Bogong Moth

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Agrotis infusa, known as Bogong moth is a night-flying species of moth native to the Bogong mountains, in the Victorian Alps in New South Wales. Each year as the weather warms in southeast Australia, bogong moths prepare to migrate to the high country of the Snowy Mountains in southern New South Wales and the high plains of Victorian Alps.

The name of the mountains Bogong High Plains derives from the dhudhuroa and waywurru native languages and means “when people collected the”.

It is notable for appearing in large numbers in Canberra, the capital city of Australia, during Spring as it migrates to the Bogong High Plains to escape the harsh summer. In this part of Australia, most of the adult moths congregate in huge numbers over the summer.

It grows in rock shelters: cracks were covered with layers of these moths, which were detached from the hole and then collected by people.
Bogong moth has a brown to black body with a wingspan of up to 5 centimeters. It can be recognized by the unique markings on its wings: it has a dark arrow shaped spot, a dark comma shaped spot and a lighter spot all on the top two wings.
Adult bogongs feed on nectar and, during migration, are often seen feeding at dusk on flowers such as grevilleas.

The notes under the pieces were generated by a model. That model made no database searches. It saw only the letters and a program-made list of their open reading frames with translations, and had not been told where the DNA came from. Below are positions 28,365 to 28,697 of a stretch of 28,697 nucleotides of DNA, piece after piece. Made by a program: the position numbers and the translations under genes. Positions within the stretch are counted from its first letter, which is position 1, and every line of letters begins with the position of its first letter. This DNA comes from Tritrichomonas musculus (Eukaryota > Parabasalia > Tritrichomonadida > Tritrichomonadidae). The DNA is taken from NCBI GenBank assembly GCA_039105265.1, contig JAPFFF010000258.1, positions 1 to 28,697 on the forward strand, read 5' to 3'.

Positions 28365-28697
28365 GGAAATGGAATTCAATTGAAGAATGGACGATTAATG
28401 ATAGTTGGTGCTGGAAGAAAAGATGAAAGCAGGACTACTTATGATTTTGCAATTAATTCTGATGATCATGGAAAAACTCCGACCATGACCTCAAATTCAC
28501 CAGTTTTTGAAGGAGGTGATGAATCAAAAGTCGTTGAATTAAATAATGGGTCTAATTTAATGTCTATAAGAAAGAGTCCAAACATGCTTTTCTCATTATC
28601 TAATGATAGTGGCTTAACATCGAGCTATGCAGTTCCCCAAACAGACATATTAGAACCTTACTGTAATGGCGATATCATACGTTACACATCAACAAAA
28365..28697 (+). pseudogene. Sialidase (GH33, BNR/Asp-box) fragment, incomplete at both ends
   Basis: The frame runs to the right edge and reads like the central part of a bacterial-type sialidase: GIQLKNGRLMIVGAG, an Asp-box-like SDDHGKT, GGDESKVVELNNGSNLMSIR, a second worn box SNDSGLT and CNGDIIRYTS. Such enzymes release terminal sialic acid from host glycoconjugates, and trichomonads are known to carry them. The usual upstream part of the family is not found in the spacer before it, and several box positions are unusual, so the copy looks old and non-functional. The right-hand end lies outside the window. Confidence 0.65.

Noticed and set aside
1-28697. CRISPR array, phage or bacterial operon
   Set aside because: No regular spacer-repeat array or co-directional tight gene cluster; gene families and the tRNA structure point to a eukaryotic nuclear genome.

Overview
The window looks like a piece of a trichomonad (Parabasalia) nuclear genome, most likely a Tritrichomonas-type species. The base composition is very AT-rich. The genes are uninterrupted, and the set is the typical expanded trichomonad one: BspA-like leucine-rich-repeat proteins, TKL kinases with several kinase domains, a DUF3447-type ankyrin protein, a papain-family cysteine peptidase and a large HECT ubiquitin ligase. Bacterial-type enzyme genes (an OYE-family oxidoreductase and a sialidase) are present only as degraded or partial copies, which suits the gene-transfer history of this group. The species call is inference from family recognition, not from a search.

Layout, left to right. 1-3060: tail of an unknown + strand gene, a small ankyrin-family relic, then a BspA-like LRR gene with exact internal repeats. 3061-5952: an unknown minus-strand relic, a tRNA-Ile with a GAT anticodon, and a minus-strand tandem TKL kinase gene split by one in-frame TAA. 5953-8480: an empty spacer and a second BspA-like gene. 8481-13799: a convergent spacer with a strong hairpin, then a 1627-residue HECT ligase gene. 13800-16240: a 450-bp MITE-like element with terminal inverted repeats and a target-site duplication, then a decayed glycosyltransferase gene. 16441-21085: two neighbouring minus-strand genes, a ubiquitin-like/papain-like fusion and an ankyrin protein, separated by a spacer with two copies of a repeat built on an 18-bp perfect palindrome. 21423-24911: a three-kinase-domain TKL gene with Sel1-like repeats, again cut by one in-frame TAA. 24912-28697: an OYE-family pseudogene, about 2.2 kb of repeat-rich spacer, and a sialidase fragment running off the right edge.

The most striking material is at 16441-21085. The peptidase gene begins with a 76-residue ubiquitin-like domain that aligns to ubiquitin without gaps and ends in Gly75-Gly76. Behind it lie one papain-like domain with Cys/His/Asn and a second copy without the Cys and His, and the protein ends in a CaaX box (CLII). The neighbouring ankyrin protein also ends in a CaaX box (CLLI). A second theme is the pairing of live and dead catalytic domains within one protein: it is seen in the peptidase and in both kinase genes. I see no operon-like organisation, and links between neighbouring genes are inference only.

Moths are cooked in sand and stirred in ashes, after cooking their heads must be removed. After this state, they were generally eaten and sometimes they were added into a paste for cakes.

Australian aborigines had a good knowledge and understanding of the habits of the bogong moth, which has long been a source of protein for the indigenous people of the region. But nowadays entomophagy has reduced among them because of the increasing adoption of European diets. Also, the loss of traditional lands has resulted in reduced access to native food and intense decrease of native habitat for agriculture purpose.

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New South Wales

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Indigenous community:Australian aborigines
Nominated by:Paolo Naccarati
Arca del GustoThe traditional products, local breeds, and know-how collected by the Ark of Taste belong to the communities that have preserved them over time. They have been shared and described here thanks to the efforts of the network that Slow Food has developed around the world, with the objective of preserving them and raising awareness. The text from these descriptions may be used, without modifications and citing the source, for non-commercial purposes in line with the Slow Food philosophy.